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US Travel Industry Calls For Phase-Out Of UK APD

by Leroy baker,, Washington

01 May 2012

A total of thirty associations within the United States travel industry have written to Chancellor of the Exchequer George Osborne urging the United Kingdom government to abandon plans for a further increase in air passenger duty in March 2012, and, instead begin a progressive reduction of the tax.

Including the Air Line Pilots Association, Air Transport Association, American Hotel and Lodging Association, American Society of Travel Agents, Association of Corporate Travel Executives, Business Travel Coalition, Global Business Travel Association, International Air Transport Association, US Chamber of Commerce and the US Travel Association, the organizations are concerned that the APD amounts to a “tax grab targeting airline passengers for the purpose of deficit reduction,” and that it “unfairly penalizes airlines and their customers”.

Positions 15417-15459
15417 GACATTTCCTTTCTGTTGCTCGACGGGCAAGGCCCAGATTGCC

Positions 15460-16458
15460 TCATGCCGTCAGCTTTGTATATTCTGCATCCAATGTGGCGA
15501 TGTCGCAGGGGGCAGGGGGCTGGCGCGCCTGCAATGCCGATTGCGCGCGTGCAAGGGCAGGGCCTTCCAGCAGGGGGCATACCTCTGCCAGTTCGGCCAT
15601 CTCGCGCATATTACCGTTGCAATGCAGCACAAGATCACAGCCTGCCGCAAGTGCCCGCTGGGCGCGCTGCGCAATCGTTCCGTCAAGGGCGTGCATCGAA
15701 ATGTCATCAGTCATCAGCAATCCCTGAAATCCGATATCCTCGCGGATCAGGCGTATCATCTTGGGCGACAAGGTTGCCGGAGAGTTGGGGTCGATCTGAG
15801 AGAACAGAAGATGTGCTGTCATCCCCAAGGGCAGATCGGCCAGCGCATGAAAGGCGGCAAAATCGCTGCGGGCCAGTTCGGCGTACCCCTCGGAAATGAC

In the letter, they note that “similar proposals for an ADP in the Netherlands, Belgium, and Ireland were scrapped altogether after concluding that the harm to jobs and taxable economic activity would exceed ADP-related revenues raised by the tax. It is our hope that the UK will follow last year’s decision to not increase the APD rate.”

They point out that, currently, the APD “is the largest tax passengers face anywhere in the world. Such a high tax negatively influences travel decisions of those contemplating travel from or to the UK.” An increase in taxes would, in their opinion, clearly impact the propensity of individuals to travel by air, “as has been evidenced by the well-documented decrease in traffic from UK airports, particularly when compared to other European Union airports,” while the tax also makes the UK a less desirable destination, “ultimately depriving the UK economy of the substantial benefits that international visitors provide”.

It is therefore requested that the UK should freeze the current APD tax rate as a prelude to a phase-out. "We believe that there are more economically sound ways to reduce the UK budget deficit than strangling tourism and air-service trade between our two countries,” the associations argue.

TAGS: tax | business | air passenger duty (APD) | aviation | United Kingdom | travel and tourism | United States

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